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Genesis 7:19

    Genesis 7:19 Translations

    King James Version (KJV)

    And the waters prevailed exceedingly upon the earth; and all the high hills, that were under the whole heaven, were covered.

    American King James Version (AKJV)

    And the waters prevailed exceedingly on the earth; and all the high hills, that were under the whole heaven, were covered.

    American Standard Version (ASV)

    And the waters prevailed exceedingly upon the earth; and all the high mountains that were under the whole heaven were covered.

    Basic English Translation (BBE)

    And the waters overcame everything on the earth; and all the mountains under heaven were covered.

    Webster's Revision

    And the waters prevailed exceedingly upon the earth; and all the high mountains that were under the whole heaven were covered.

    World English Bible

    The waters prevailed exceedingly on the earth. All the high mountains that were under the whole sky were covered.

    English Revised Version (ERV)

    And the waters prevailed exceedingly upon the earth; and all the high mountains that were under the whole heaven were covered.

    Barnes' Notes on Genesis 7:19

    Upon the land. - The land is to be understood of the portion of the earth's surface known to man. This, with an unknown margin beyond it, was covered with the waters. But this is all that Scripture warrants us to assert. Concerning the distant parts of Europe, the continents of Africa, America, or Australia, we can say nothing. "All the high hills were covered." Not a hill was above water within the horizon of the spectator or of man. There were ten generations from Adam to Noah inclusive. We cannot tell what the rate of increase was. But, supposing each couple to have ten children, and therefore the common ratio to be five, the whole number of births would be about five million, and the population in the time of Noah less than four million. It is probable that they did not scatter further than the necessities and conveniences of life demanded. In a fertile region, an area equal to that of the British Isles would be amply sufficient for four million men, women, and children.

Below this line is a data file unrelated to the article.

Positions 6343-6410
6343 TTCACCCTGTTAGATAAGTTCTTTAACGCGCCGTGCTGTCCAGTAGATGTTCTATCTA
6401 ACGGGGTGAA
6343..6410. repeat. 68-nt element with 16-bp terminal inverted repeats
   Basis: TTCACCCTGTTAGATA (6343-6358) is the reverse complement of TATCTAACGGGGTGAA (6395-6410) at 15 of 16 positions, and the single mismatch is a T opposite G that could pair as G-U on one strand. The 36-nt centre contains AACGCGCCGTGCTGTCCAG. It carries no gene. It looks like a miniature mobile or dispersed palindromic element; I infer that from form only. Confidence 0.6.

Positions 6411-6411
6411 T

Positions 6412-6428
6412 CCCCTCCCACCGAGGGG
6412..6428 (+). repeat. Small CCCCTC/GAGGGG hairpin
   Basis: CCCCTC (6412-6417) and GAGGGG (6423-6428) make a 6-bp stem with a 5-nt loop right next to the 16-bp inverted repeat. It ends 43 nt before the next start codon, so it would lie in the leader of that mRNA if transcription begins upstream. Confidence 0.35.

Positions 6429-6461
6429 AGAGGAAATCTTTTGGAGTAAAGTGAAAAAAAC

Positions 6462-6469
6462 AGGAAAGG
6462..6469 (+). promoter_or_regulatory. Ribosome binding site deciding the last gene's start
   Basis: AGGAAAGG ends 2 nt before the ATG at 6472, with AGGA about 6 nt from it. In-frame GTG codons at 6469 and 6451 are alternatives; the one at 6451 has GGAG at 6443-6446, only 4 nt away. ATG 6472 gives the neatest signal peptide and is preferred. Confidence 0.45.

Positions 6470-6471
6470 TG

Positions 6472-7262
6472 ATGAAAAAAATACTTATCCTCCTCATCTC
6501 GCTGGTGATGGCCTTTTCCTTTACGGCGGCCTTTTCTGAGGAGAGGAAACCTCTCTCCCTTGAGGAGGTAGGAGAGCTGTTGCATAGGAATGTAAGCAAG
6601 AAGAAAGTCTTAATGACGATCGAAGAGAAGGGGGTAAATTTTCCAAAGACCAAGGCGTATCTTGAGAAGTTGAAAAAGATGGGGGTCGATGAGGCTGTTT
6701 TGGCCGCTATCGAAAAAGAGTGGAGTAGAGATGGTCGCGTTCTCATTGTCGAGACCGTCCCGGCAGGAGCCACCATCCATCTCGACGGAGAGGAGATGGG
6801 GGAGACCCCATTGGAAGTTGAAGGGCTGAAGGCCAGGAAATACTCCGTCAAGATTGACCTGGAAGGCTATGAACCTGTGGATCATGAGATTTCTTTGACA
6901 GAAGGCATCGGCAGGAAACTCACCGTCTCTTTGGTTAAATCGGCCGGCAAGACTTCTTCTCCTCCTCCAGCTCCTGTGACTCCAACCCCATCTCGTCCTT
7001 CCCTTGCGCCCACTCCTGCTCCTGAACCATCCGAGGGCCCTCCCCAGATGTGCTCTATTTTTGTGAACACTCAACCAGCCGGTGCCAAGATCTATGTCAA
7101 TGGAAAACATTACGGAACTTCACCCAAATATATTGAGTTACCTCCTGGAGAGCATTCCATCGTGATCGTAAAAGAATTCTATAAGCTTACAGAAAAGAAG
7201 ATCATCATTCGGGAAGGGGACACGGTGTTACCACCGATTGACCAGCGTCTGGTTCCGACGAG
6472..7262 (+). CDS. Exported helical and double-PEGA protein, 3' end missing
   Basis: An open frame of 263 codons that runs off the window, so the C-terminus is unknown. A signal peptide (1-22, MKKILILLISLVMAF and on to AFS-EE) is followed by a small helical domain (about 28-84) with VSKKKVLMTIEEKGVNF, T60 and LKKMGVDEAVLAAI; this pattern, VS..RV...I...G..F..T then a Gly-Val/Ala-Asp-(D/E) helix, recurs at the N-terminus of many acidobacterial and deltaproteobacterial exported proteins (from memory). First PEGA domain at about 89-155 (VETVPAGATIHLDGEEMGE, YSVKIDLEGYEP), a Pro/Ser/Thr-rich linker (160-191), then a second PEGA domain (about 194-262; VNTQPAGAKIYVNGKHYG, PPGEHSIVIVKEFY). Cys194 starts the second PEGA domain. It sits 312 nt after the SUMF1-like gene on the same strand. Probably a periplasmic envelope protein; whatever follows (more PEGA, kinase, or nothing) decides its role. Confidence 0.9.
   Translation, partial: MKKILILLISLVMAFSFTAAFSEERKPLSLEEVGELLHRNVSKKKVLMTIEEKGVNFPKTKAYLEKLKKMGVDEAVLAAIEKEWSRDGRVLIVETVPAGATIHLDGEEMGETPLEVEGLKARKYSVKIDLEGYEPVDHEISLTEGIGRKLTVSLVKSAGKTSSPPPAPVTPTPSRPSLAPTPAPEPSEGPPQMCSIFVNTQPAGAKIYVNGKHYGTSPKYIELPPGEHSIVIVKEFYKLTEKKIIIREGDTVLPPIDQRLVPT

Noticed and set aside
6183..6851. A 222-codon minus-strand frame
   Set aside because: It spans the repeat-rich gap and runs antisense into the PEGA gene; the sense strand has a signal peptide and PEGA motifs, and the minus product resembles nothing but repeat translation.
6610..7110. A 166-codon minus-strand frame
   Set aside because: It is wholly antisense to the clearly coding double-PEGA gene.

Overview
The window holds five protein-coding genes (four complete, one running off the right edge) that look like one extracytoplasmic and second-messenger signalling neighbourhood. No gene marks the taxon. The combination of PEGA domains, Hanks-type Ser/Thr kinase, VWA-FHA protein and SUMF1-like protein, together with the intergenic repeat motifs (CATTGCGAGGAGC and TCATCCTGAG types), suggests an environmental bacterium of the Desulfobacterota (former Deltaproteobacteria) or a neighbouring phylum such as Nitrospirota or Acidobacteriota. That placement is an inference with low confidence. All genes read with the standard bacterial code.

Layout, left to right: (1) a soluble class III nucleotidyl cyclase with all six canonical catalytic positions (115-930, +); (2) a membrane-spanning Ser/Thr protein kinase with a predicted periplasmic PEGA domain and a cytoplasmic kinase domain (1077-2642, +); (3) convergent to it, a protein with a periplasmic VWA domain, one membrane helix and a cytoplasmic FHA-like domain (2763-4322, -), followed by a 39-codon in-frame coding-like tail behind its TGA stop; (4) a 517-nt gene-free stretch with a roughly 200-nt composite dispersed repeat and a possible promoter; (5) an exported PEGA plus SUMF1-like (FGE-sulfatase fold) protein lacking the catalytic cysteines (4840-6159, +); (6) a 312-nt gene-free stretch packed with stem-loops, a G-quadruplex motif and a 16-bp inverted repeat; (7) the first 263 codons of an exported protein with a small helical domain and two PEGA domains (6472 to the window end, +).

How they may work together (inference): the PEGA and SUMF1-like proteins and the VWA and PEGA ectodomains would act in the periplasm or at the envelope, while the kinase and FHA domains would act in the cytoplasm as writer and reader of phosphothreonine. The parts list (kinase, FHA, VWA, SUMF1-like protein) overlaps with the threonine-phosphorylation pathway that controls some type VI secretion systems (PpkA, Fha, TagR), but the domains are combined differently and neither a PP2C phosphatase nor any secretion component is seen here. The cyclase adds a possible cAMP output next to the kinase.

Let us suppose, then, a circle of five hundred miles in diameter inhabited by man. Let this occupy the central region of a concentric circle of eight hundred miles in diameter. With a center a little southwest of Mosul, this larger circle would reach fifty miles into the Mediterranean, the Euxine, and the Caspian, and would probably have touched the Persian Gulf at the time of the deluge. If this region were covered with water, it is obvious that no land or mountain would be visible to a spectator within the inner circle of five hundred miles in diameter. "Fifteen cubits upward." This was half the depth of the ark. It may have taken this draught of water to float it. If so, its grounding on a hill under water would indicate the depth of water on its summit. The gradual rise of the waters was accomplished by the depression of the land, aided, possibly, by a simultaneous elevation of the bed of the ocean. The water, by the mere necessity of finding its level, overflowed the former dry land. The extent of this oscillation of the solid crust of the earth is paralleled by the changes of level which geology indicates, the last of which took place at the time of the six days' creation. It is possible that most of the land that was then raised was now again temporarily submerged in the returning waters; while distant continents may have all along existed, which never came within the ken of antediluvian man. The sobriety and historical veracity of the narrative are strikingly exhibited in the moderate height to which the waters are said to have risen above the ancient hills.